Is the new Aptis an electric bus or a tram?


Alstom and NTL have presented a new electric public transport vehicle with a unique design. The layout of the new Aptis is based on that of a tram, incorporating low-floor accessibility and 360° views. Two or three large double doors enable easy on-and-off passenger flows and smooth access for wheelchairs and strollers. Aptis has four steerable wheels, so it occupies 25% less surface area in curves, and minimizes the space needed to park at stops.

NTL is now manufacturing Aptis prototypes at its factory in Duppigheim in the Alsace region of France. French transport operator STIF plans to launch two trials in Paris and the Ile-de-France region during the second half of 2017.

Aptis can be charged overnight at a depot, or at the end of each line during daily operations. Fast charging can be done using an inverted pantograph or Alstom’s SRS ground charging system.


Alstom and NTL will provide an entire system, including dimensioning, charging options, road infrastructure, leasing and warranty options.

According to the companies, Aptis’s low maintenance and operation costs, and its longer service life, give it a total cost of ownership equivalent to legacy diesel buses.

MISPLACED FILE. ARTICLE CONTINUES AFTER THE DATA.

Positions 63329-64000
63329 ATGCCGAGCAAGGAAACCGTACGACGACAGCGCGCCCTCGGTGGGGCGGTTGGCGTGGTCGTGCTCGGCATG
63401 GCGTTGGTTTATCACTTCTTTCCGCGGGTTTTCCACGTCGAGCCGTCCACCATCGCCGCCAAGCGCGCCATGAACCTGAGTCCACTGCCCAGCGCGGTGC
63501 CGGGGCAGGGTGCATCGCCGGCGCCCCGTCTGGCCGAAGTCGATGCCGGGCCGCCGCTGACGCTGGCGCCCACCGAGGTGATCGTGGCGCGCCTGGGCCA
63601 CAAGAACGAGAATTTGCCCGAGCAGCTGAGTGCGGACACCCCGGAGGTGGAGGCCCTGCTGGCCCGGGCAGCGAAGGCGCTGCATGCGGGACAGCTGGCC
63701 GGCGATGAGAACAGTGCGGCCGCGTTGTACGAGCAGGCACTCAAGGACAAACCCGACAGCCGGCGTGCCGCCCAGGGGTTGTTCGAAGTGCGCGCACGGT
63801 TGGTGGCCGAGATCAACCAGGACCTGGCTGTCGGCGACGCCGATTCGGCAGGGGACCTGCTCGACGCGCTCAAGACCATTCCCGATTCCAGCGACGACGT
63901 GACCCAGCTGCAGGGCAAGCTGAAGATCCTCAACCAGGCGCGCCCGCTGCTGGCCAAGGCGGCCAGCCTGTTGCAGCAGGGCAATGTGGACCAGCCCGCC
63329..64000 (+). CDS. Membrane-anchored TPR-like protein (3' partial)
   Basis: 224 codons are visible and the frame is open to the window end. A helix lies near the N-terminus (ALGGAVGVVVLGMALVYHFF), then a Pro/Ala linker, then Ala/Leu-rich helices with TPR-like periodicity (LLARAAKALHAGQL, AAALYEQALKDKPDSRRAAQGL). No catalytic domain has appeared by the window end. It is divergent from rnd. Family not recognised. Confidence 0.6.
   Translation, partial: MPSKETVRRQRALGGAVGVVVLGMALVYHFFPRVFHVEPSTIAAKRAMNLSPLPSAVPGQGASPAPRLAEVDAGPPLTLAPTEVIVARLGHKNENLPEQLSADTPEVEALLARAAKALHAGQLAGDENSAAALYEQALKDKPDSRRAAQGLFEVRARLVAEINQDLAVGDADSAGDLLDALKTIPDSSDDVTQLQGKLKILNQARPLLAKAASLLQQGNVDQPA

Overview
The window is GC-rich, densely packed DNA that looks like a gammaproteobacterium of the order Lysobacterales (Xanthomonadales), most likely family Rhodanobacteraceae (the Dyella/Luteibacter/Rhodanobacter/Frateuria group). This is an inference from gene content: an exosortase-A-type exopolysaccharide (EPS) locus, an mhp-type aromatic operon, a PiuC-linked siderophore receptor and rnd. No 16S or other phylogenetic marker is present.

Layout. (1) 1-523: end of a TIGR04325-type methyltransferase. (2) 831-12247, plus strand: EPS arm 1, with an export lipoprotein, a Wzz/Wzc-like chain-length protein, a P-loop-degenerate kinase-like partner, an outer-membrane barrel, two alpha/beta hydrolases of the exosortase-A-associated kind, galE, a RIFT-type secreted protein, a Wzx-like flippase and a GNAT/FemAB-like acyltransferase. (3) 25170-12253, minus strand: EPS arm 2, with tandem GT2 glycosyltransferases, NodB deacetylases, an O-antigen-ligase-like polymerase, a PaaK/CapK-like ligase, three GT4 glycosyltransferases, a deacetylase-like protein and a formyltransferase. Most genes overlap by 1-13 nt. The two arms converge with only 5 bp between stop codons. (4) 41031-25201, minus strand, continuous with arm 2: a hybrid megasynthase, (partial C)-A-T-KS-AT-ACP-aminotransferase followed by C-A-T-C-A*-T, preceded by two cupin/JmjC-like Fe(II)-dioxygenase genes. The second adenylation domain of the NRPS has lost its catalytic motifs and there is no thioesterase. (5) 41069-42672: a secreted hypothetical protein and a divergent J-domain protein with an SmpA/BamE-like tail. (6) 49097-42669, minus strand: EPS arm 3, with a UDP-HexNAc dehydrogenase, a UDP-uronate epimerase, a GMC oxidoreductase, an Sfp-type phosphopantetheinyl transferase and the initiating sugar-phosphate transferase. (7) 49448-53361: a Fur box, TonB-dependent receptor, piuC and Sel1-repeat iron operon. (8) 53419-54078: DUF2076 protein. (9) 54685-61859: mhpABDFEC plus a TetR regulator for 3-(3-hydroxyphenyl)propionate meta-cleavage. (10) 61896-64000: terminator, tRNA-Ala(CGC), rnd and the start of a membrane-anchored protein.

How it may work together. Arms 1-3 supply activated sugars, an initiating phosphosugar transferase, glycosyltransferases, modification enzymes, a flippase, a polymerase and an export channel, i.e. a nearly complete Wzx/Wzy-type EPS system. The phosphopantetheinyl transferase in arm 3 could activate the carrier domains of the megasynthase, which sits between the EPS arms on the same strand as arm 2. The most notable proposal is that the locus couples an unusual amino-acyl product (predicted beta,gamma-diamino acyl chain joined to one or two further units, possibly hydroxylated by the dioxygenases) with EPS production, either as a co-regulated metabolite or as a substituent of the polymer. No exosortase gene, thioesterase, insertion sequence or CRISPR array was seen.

“With Aptis, we complete our electric mobility offering and are now able to offer cities a full range of urban solutions,” says Alstom CEO Henri Poupart-Lafarge. “It was a real challenge to create this innovative concept, made possible thanks to NTL’s knowledge of vehicles on tires and Alstom’s expertise in electric traction and system integration.”



Source: Alstom

  • Barry Scott

    Cute, but way too expensive, especially over time.
    Rail is growing in ridership, steadily since 1990, while bus transit is falling.
    Electric buses have higher energy needs, maintenance costs, and they’re useful live is less than half that of rail vehicles. Rail vehicles run on dedicated lines, free of traffic congestion, and rail investment spurs economic growth in ways that bus transit can not.
    These are pretty, but they’re still dirty and inefficient compared to modern streetcars and trams.

    • Ellen Melocik

      Interesting points Barry, however, I see it differently. This is a platform easily converted to automated driving, combine this with a city center where all private vehicular traffic is prohibited and this a much, much less expensive mass transit system to institute than rail dedicated trams or trolleys as the road infrastructure is already in place. And much more flexible in routes and access areas.

      • Chad Meyers

        keep in mind, one shoe does not fit all feet. Good points all around.

    • Tony_CCL

      Barry – I see the other side as attractive too. Buses are more flexible, can serve the “last mile” and when they reach the ability to drive autonomously they could caravan closely in an AV lane of the future.